Demography, genetics, and decline of a spatially structured population of lekking bird

Abstract

Understanding the mechanisms underlying population decline is a critical challenge for conservation biologists. Both deterministic (e.g. habitat loss, fragmentation, and Allee effect) and stochastic (i.e. demographic and environmental stochasticity) demographic processes are involved in population decline. Simultaneously, a decrease of population size has far-reaching consequences for genetics of populations by increasing the risk of inbreeding and the strength of genetic drift, which together inevitably results in a loss of genetic diversity and a reduced effective population size (\(N_{{\text{e}}}\)). These genetic factors may retroactively affect vital rates (a phenomenon coined ‘inbreeding depression’), reduce population growth, and accelerate demographic decline. To date, most studies that have examined the demographic and genetic processes driving the decline of wild populations have neglected their spatial structure. In this study, we examined demographic and genetic factors involved in the decline of a spatially structured population of a lekking bird, the western capercaillie (Tetrao urogallus). To address this issue, we collected capture-recapture and genetic data over a 6-years period in the Vosges Mountains (France). Our study showed that the population of T. urogallus experienced a severe decline between 2010 and 2015. We did not detect any Allee effect on survival and recruitment. By contrast, individuals of both sexes dispersed to avoid small subpopulations, thus suggesting a potential behavioral response to a mate finding Allee effect. In parallel to this demographic decline, the population showed low levels of genetic diversity, high inbreeding and low effective population sizes at both subpopulation and population levels. Despite this, we did not detect evidence of inbreeding depression: neither adult survival nor recruitment were affected by individual inbreeding level. Our study underlines the benefit from combining demographic and genetic approaches to investigate processes that are involved in population decline.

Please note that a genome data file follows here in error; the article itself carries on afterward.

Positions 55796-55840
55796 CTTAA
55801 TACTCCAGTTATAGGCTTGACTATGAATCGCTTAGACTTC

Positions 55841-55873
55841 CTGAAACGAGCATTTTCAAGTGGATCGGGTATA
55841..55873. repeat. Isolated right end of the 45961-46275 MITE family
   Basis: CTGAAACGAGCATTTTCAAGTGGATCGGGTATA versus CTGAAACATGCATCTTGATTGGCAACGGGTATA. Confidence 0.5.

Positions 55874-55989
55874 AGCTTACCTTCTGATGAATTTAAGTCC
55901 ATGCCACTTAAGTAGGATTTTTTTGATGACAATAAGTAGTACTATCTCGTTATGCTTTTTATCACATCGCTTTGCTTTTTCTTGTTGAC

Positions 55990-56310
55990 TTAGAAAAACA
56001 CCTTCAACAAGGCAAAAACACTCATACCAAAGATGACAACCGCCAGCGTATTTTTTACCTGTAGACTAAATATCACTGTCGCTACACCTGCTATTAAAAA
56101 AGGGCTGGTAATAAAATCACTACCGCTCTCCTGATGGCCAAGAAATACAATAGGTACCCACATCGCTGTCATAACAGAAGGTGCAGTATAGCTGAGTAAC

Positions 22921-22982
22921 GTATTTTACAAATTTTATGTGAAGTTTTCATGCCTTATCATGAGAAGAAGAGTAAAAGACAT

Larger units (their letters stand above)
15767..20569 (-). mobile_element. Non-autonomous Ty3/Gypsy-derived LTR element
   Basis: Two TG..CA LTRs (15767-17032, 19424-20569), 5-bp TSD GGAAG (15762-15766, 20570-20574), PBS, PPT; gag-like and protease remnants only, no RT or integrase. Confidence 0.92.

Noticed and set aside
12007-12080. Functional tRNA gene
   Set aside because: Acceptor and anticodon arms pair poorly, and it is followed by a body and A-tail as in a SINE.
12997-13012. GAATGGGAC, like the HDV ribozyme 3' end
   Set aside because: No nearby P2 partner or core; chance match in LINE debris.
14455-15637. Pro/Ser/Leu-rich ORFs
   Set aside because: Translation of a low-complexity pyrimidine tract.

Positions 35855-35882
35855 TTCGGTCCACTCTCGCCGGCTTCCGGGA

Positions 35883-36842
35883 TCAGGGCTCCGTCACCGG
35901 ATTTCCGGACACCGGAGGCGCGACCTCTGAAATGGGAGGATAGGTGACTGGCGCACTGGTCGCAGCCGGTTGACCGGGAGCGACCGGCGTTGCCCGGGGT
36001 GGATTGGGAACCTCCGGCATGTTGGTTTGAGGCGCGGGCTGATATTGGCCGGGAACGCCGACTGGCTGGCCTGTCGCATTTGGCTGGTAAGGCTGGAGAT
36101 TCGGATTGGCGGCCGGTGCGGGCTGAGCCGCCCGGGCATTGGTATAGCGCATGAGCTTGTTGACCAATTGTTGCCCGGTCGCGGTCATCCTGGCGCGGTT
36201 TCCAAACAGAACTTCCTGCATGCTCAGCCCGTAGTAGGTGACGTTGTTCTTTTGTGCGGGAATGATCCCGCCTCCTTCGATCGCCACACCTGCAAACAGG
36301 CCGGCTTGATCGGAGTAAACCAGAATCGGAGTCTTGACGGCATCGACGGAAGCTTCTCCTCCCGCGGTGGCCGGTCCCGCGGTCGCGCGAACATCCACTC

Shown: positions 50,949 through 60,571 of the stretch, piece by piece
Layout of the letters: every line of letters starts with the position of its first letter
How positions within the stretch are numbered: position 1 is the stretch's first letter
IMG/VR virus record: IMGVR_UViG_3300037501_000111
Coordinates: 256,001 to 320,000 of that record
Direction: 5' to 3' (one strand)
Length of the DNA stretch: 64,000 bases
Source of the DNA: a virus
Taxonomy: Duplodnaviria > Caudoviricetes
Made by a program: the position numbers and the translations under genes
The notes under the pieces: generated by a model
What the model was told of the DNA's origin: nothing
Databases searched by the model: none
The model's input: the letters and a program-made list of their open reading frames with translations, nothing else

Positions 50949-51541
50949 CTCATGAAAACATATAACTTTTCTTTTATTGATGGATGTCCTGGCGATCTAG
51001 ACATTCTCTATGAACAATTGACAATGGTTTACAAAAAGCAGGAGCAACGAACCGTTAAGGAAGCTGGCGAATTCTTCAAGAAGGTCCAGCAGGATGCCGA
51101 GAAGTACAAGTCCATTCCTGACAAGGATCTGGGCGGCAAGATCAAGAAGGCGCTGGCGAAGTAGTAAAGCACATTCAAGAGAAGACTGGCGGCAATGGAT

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Acknowledgements

The genetic monitoring of capercaillie in the Vosges Mountains was funded by the Life+ Project “Des Forêts pour le Grand tetras”, by the Natura2000 network and by the regional programme of the Capercaillie National Action Plan initiated by the French Ministry of Environment. The project largely relied on the work of volunteers who collected samples during the six years of the study: Antoine Andre, Didier Arseguel, Samuel Audinot, Alix Badre, Etienne Barbier, Dominique Becker, Bernard Binetruy, Frédéric Bocquenet, Noémie Castaing, Sebastien Coulette, Stéphane Damervalle, Luc Dauphin, Richard Delaunay, Lucile Demaret, Michel Despoulin, Laurent Domergue, Vincent Drillon, Christian Dronneau, Fabien Dupont, Arnaud Foltzer, Patrick Foltzer, Marc Gehin, Cyril Gerard, Maxime Girardin, Remi Grandemange, Jean-Claude Gregy, Joaquim Hatton, Thibaut Hingray, Thierry Hue, Arnaud Hurstel, Jean-Nöel Journot, Fabien Kilque, Lydie Lallement, Christian Lamboley, Manuel Lembke, Jean-Michel Letz, Vincent Lis, Olivier Marchand, Paul Massard, Yvan Mougel, Michel Munier, Louis-Michel Nageleisen, Yvan Nicolas, Christian Oberle, Pascal Perrotey-Doridant, Christian Philipps, François Rey-Demaneuf, Dorian Toussaint, Jean-Marie Triboulot, Bruno Vaxelaire, Laurent Verard, Jean-Lou Zimmermann, and Alice Zimmermann. During the writing of the manuscript, Hugo Cayuela was supported by the Swiss National Science Foundation (Grant Number 31003A_182265).

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HC and GJ conceived and designed the study. FG and AL collected the data. HC, JGP, ML, JG, FF, and BL managed and analyzed the genetic and demographic data. HC wrote the manuscript; other authors provided editorial advice.

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Correspondence to Hugo Cayuela.

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Communicated by Hannu Pöysä.

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Cayuela, H., Prunier, J.G., Laporte, M. et al. Demography, genetics, and decline of a spatially structured population of lekking bird. Oecologia 195, 117–129 (2021). https://doi.org/10.1007/s00442-020-04808-4

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Keywords

  • Population decline
  • Inbreeding depression
  • Dispersal
  • Gene flow
  • Effective population size